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NAQC Newsroom: Tobacco Control

Philip Morris International CEO claims it isn't hard to quit smoking...

Wednesday, May 11, 2011  
Posted by: Natalia Gromov

Philip Morris International CEO Claims It Isn't Hard to Quit Smoking – Comment is Irresponsible and Contradicted by Science

Statement of Matthew L. Myers

President, Campaign for Tobacco-Free Kids

WASHINGTON, DC (May 11, 2011) – According to a report by the Associated Press, Philip Morris International CEO Louis Camilleri today stated at the company's annual shareholder meeting in New York that, while cigarettes are addictive, "it is not that hard to quit.” This is a highly irresponsible, self-serving and scientifically inaccurate statement by Philip Morris International, the world's largest multinational tobacco company. This statement continues the tobacco industry's long history of denying or downplaying the addictiveness and health risks of its products. It echoes the infamous testimony of major tobacco industry executives before Congress in1994, all of whom stated under oath that they believed "nicotine is not addictive.” Mr. Camilleri's statement also shows that Philip Morris International truly has not changed despite its claims of being a reformed and responsible company.

Numerous scientific authorities have found that nicotine is highly addictive and that it is very difficult to quit smoking:

· According to the U.S. Centers for Disease Control and Prevention, "Nicotine dependence is the most common form of chemical dependence in the United States. Research suggests that nicotine is as addictive as heroin, cocaine, or alcohol. Quitting smoking is difficult and may require multiple attempts.” (

· According to the U.S. Public Health Service, "Tobacco dependence is a chronic disease that often requires repeated intervention and multiple attempts to quit.” Studies have found that more than 70 percent of the 46 million smokers in the U.S. report that they want to quit, and about 45 percent report that they try to quit each year. However, only 4 to 7 percent of them are successful. (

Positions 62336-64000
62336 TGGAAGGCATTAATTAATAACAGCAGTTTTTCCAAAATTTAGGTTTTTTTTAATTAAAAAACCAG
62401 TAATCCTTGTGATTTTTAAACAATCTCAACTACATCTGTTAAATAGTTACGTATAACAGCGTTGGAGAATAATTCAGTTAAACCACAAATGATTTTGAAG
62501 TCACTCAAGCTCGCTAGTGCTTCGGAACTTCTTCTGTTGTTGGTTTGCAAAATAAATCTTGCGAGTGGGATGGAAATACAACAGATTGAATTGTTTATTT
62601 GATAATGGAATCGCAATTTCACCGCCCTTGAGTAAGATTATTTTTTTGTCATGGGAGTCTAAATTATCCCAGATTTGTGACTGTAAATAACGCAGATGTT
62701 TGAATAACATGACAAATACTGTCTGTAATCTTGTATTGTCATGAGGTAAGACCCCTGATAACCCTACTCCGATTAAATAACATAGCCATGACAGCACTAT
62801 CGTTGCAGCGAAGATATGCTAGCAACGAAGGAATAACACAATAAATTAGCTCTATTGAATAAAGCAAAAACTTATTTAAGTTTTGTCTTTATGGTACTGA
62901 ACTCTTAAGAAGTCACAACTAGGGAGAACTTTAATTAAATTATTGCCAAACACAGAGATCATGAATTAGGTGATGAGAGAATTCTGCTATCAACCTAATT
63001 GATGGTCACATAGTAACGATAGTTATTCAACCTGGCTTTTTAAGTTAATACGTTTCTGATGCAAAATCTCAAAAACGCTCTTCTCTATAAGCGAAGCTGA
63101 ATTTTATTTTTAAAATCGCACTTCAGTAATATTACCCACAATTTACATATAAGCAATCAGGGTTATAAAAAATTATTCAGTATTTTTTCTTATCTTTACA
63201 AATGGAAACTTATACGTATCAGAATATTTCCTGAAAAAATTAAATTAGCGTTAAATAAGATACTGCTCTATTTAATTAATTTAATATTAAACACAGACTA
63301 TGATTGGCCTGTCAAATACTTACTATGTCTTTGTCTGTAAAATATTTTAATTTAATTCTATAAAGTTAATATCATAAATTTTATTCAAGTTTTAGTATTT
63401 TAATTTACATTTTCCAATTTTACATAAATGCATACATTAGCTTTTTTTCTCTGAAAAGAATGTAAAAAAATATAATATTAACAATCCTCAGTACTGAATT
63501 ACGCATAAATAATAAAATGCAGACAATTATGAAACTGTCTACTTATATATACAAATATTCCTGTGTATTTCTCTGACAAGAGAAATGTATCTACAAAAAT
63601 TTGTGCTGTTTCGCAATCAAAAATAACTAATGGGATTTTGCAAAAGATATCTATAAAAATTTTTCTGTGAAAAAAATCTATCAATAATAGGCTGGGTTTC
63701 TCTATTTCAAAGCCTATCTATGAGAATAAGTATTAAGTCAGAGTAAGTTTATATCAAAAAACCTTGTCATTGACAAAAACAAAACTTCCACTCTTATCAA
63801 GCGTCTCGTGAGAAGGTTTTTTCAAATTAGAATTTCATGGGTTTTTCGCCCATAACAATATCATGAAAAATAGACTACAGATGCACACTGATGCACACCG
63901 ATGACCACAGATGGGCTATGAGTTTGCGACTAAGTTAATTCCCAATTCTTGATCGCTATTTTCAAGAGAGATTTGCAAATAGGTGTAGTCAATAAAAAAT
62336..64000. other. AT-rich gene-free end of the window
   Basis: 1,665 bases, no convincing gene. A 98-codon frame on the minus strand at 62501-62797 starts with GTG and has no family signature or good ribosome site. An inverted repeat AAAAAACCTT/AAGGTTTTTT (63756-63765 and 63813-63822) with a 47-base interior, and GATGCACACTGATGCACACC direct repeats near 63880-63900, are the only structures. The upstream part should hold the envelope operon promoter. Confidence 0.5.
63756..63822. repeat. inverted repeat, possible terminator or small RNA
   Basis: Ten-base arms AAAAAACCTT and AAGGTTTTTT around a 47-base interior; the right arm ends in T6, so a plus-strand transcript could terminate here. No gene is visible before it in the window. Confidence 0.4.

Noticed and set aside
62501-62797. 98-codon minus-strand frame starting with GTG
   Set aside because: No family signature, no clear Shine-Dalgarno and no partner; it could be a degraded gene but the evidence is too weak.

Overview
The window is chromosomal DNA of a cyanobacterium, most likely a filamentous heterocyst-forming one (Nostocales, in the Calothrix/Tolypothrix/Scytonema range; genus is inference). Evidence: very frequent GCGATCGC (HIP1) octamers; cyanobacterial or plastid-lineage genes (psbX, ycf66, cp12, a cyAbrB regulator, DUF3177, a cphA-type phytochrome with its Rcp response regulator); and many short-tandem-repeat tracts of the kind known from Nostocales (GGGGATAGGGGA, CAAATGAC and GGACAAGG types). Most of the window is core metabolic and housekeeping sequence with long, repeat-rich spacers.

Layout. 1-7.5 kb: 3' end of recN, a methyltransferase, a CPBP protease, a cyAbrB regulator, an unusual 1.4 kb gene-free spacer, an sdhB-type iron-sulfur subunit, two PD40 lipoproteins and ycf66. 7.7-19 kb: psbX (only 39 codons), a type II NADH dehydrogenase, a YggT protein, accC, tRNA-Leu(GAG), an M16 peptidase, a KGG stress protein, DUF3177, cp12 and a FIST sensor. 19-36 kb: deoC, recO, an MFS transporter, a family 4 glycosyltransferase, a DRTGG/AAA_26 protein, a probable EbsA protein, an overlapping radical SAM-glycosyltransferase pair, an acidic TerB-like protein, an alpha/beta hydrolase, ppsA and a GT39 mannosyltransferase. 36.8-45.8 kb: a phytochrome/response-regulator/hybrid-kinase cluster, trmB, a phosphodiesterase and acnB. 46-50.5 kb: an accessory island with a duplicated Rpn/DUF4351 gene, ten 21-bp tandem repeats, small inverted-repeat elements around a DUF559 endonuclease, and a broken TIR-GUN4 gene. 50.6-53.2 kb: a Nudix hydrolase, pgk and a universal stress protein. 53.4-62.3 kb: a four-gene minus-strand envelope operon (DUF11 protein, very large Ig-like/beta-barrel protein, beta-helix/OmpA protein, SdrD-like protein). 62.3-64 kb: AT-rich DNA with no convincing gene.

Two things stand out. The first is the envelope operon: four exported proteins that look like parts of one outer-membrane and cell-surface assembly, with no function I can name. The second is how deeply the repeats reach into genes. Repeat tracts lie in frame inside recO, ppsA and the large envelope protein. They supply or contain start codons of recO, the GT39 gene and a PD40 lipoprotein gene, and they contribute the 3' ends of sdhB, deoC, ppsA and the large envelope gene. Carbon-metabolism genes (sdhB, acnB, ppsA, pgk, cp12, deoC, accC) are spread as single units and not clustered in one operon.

· According to the Center for Tobacco Research and Intervention at the University of Wisconsin, most smokers and users of chewing tobacco attempt to quit 5 to 7 times before quitting for good. (

It is stunning in the face of such overwhelming scientific evidence for the leader of the world's largest private tobacco company to deny how addictive and difficult to quit cigarettes truly are.

In fact, the tobacco companies' own internal documents show that they have long recognized that nicotine is powerfully addictive. A 1982 memo by a Philip Morris researcher, stated, "Nicotine is a potent pharmacological agent. Every toxicologist, physiologist, medical doctor and most chemists know that. It's not a secret.” (more quotes available at In her 2006 ruling finding that major U.S. cigarette companies violated civil racketeering laws, U.S. District Court Judge Gladys Kessler found that cigarette manufacturers have long concealed research data and other evidence about the addictiveness of nicotine and that "Defendants have falsely denied that they can and do control the level of nicotine delivered in order to create and sustain addiction.”

Mr. Camilleri's statement comes as Philip Morris International has tried to portray itself as a changed and responsible company even as it aggressively targeted new markets in low and middle-income countries and it stepped up efforts to defeat and undermine proven measures to reduce tobacco use. For example, Philip Morris has tried to bully Uruguay into weakening its strong tobacco control laws by filing a lawsuit claiming that Uruguay's laws violate an investment treaty. It has used similar tactics in other countries, while in others it has funded front groups, given money to governments and charities, and engaged in other tactics to buy influence and block action to reduce tobacco use and save lives.